Passwords can be just as annoying as they are necessary, and most of us are probably all too familiar with the never-ending "forgot password, reset password, forget new password, repeat process" saga. Leveraging a password manager will not only keep your information secure, but also make it easier to keep track of the sheer number of passwords you need these days. With these benefits in mind, everyone should consider using a password manager to keep his or her online information protected and secure.
A password manager helps you create strong, complex passwords for all of your online accounts and stores them securely for later use. All passwords created by a password manager are stored in one location and protected by a master password, and this master password is something you will create and is the only password you will need to remember to access your passwords stored in the manager. In terms of security, nearly all password managers use two-factor authentication that requires you to confirm your password manager account login via two different methods, typically by a master password and a code sent to a device.
Using a password manager is one of the most important things you can do to protect yourself and your sensitive, personal financial information online. If any of your passwords are weak and easy to guess, if you use the same or similar passwords across multiple sites, or if any of the sites you use are hacked and your account is compromised, you are putting unnecessary risk on your data. If you reuse passwords, there is a good chance that your passwords are already circulating in a hacker’s database. Using the same password or slight variations of the same password (e.g. switching the numbers on the end) means that a hacker has easy access to all of your information on the various sites that same password is used.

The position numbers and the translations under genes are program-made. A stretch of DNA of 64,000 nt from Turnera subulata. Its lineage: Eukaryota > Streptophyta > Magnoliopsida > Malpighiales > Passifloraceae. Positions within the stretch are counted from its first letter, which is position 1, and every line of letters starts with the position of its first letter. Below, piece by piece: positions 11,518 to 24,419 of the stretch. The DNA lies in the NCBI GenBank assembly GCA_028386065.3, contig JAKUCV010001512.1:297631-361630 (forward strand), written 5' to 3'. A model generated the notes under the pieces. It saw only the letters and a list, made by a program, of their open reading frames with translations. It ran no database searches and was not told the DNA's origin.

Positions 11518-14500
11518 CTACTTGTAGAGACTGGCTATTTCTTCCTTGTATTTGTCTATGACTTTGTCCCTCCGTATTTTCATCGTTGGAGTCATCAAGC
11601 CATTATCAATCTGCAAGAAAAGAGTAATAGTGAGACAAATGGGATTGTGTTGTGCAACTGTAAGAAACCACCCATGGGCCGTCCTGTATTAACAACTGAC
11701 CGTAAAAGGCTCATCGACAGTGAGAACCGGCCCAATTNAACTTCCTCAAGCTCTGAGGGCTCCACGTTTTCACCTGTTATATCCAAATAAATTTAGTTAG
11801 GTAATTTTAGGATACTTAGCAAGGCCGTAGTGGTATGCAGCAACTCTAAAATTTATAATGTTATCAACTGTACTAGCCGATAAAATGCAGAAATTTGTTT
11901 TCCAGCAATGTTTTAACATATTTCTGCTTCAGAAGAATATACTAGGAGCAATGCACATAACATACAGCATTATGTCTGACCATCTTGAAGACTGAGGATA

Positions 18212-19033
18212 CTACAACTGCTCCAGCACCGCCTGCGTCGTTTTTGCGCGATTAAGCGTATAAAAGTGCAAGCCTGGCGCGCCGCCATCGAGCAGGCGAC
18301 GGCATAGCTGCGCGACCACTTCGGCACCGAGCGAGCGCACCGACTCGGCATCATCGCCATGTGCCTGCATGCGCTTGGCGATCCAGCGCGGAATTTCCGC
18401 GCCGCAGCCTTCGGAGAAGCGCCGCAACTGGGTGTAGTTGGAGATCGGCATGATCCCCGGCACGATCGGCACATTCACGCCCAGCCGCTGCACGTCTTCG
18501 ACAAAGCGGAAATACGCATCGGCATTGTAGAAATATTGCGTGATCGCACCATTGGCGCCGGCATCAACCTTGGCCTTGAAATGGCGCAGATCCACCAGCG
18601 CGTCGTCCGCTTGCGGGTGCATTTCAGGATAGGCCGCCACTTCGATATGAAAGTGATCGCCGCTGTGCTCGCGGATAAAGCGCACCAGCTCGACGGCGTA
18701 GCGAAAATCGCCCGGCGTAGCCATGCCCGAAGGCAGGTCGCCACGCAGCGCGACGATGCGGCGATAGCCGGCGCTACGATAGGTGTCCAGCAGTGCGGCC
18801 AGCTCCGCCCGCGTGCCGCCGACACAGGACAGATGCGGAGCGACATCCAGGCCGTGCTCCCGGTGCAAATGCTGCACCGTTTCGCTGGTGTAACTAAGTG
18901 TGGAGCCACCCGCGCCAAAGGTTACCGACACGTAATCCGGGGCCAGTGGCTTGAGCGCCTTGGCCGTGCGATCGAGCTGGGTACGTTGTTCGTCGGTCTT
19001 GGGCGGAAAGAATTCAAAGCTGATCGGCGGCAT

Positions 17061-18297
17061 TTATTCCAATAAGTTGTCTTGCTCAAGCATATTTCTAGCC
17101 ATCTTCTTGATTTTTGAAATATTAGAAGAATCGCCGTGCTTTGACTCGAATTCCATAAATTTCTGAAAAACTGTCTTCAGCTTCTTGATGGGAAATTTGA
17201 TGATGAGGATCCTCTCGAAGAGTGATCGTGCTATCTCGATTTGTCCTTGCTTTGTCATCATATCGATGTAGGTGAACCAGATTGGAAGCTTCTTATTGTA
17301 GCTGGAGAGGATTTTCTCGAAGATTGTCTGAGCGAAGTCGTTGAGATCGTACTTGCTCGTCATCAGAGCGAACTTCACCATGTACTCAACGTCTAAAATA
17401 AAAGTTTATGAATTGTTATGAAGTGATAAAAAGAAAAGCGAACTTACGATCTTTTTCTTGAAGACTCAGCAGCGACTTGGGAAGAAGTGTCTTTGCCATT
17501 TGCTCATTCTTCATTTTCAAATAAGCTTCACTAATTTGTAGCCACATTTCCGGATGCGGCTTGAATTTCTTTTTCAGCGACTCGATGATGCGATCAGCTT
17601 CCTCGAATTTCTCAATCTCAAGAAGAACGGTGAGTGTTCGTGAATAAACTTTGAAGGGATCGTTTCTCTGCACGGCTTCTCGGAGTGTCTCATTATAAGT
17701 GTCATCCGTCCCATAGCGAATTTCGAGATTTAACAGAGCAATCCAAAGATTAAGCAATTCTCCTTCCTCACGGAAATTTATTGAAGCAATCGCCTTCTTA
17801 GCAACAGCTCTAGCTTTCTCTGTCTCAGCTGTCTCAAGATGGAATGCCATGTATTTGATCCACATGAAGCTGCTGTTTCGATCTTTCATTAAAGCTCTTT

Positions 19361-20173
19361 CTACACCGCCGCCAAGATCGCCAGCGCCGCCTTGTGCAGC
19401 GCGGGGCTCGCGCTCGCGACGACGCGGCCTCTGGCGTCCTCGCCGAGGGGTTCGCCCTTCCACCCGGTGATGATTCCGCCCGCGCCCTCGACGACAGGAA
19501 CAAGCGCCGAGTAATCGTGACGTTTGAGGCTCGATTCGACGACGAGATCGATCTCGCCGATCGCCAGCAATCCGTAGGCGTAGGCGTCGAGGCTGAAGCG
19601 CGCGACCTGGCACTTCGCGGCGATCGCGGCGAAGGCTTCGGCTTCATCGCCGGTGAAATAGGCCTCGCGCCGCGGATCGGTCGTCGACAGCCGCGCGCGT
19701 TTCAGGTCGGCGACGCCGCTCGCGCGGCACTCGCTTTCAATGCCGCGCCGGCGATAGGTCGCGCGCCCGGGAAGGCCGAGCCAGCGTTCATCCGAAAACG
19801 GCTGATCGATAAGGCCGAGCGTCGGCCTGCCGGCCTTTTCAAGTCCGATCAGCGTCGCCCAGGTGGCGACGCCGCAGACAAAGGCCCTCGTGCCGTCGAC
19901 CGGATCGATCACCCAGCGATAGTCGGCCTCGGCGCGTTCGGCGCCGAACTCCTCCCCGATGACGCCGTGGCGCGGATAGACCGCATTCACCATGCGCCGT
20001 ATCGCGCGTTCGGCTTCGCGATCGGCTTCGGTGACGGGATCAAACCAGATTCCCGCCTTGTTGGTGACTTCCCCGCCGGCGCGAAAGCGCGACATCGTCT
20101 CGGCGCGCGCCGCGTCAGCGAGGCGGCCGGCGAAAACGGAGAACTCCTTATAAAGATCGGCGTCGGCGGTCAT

Password managers generate strong, formidable passwords when you create a new account or change or update a password for a current account, and these managers store all of your passwords in one place under lock and key of a single, strong master password. As stated above, your master password is the only password you have to remember to access and use all other passwords you store in your password manager. Your password manager will also store all usernames for sites. To use your username and password for a certain site, all you need to do is go to that site, and once you click in the space to fill in your username and password, you will see a dropdown option from your password manager. As long as you are already signed into your password manager, you can simply click on the hidden data populating from your password manager and easily log in to the site you want to access. Put simply, if you remember your master password to log into your password manager, the software will remember everything else and will fill automatically fill in your username and password for sites included in your password manager.